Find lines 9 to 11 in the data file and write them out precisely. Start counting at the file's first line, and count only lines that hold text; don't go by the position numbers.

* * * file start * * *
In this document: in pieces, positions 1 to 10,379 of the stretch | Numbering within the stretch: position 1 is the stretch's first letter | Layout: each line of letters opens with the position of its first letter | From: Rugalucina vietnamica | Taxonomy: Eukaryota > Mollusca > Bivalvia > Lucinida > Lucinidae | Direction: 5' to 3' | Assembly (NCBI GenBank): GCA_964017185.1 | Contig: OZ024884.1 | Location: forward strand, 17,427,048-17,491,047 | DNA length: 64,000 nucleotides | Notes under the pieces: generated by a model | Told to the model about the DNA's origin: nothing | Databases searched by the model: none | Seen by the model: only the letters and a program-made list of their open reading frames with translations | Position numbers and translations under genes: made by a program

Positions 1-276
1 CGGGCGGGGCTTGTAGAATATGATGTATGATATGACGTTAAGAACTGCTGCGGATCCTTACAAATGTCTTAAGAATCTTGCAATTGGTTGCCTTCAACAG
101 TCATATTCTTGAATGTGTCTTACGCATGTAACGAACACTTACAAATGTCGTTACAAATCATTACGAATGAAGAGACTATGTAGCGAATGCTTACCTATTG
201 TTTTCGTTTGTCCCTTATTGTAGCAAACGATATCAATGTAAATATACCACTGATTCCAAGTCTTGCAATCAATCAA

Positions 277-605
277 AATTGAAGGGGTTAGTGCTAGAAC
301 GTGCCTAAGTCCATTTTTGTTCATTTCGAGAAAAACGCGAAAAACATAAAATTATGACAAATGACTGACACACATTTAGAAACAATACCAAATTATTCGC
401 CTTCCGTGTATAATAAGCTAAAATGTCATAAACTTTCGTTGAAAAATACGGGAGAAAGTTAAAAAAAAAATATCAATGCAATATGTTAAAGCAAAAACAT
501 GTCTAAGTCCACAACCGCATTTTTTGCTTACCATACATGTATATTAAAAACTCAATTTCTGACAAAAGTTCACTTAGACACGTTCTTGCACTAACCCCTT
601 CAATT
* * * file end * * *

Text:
401 CTTCCGTGTATAATAAGCTAAAATGTCATAAACTTTCGTTGAAAAATACGGGAGAAAGTTAAAAAAAAAATATCAATGCAATATGTTAAAGCAAAAACAT
501 GTCTAAGTCCACAACCGCATTTTTTGCTTACCATACATGTATATTAAAAACTCAATTTCTGACAAAAGTTCACTTAGACACGTTCTTGCACTAACCCCTT
601 CAATT